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The Suburbanite
  • Editorial: Redistricting mess is getting worse

  • The issue: Ohio’s 2012 primary elections

    Our view: Holding second primary will confuse voters and waste their money

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  • The issue: Ohio’s 2012 primary elections
    Our view: Holding second primary will confuse voters and waste their money
    Two 2012 primary elections? Really, Columbus? This is not the best way to spend $15 million of taxpayers’ money.
    Because of the congressional redistricting mess, state legislators are between a rock and a hard place when it comes to next year’s political calendar. Both parties are to blame.
    Republicans approved a badly gerrymandered map of new congressional districts that will take effect in 2013. The map will dictate which candidates run where in races for Congress in November 2012.
    Democrats didn’t draw their own map as an alternative. Now they have received approval from the Ohio Supreme Court to put repeal of the GOP map on that same November 2012 ballot. If they get enough signatures on petitions for a repeal, the new map won’t take effect. But Ohio can’t use the current map, either; it has 18 districts instead of the 16 that the state must have for the 2012 election because of the results of the last census.
    Who’s on first? More accurately, who’s in the 1st Congressional District? And the 2nd? And the 16th?
    You see the problem.
    It’s a problem Republicans must figure a way out of soon, because the filing deadline for candidates in a March primary is in early December. Republicans have to do something to avert a referendum on their new map. So to give themselves more time, they’re proposing to hold two primaries — in March for seats in the state Legislature and one U.S. Senate seat, and in June for president and U.S. House seats.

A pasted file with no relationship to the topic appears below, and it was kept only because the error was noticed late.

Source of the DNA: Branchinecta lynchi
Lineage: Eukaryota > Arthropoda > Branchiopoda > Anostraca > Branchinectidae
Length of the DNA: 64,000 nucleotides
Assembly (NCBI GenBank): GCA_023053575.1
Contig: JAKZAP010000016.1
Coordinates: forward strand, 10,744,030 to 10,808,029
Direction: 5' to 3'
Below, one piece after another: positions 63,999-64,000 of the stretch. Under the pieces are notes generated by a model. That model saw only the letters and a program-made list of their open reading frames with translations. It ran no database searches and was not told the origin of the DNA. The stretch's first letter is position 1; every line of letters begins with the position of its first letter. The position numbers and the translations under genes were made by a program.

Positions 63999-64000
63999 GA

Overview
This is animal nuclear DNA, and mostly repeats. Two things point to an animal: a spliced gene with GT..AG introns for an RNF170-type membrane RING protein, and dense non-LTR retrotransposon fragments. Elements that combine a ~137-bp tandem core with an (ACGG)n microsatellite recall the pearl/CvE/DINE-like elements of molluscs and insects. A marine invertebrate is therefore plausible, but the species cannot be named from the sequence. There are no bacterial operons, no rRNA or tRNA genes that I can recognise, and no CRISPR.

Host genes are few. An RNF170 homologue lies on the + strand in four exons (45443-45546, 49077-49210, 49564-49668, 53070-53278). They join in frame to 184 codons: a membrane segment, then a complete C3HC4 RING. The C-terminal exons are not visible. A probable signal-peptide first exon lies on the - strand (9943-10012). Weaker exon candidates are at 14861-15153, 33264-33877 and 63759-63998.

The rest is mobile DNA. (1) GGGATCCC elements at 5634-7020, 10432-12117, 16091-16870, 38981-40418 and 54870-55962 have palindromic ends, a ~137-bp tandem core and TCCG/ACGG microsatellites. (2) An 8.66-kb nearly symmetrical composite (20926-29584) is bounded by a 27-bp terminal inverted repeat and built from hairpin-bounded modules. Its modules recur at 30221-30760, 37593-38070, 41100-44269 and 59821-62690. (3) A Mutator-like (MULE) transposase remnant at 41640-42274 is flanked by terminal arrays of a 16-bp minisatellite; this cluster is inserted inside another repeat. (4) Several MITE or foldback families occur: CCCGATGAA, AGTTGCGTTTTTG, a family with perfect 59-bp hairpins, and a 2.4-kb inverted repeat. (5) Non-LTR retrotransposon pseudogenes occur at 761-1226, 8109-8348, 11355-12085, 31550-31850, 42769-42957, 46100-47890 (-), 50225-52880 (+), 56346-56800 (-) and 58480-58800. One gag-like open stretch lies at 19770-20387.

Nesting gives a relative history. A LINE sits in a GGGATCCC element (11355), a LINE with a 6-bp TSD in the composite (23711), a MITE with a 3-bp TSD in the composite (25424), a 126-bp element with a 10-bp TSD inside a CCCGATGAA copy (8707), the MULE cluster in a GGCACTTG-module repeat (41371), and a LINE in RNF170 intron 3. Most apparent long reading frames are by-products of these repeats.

Good grief. How will this not confuse voters?
    And how will it not waste as much as $15 million to stage a second primary?
    We give Republicans in the Ohio Senate a tiny amount of credit for specifying in their bill, passed Thursday, that the state will pay for the extra primary rather than inflicting the cost on local election boards. So it’s not an unfunded mandate. But whether it’s paid for with state money or local money, a second primary will be paid for with taxpayers’ money, and it will be money wasted.
    Ohioans may not be able to explain the ins and outs of redistricting, but they know wasted money when they see it. They may be about to see plenty of it.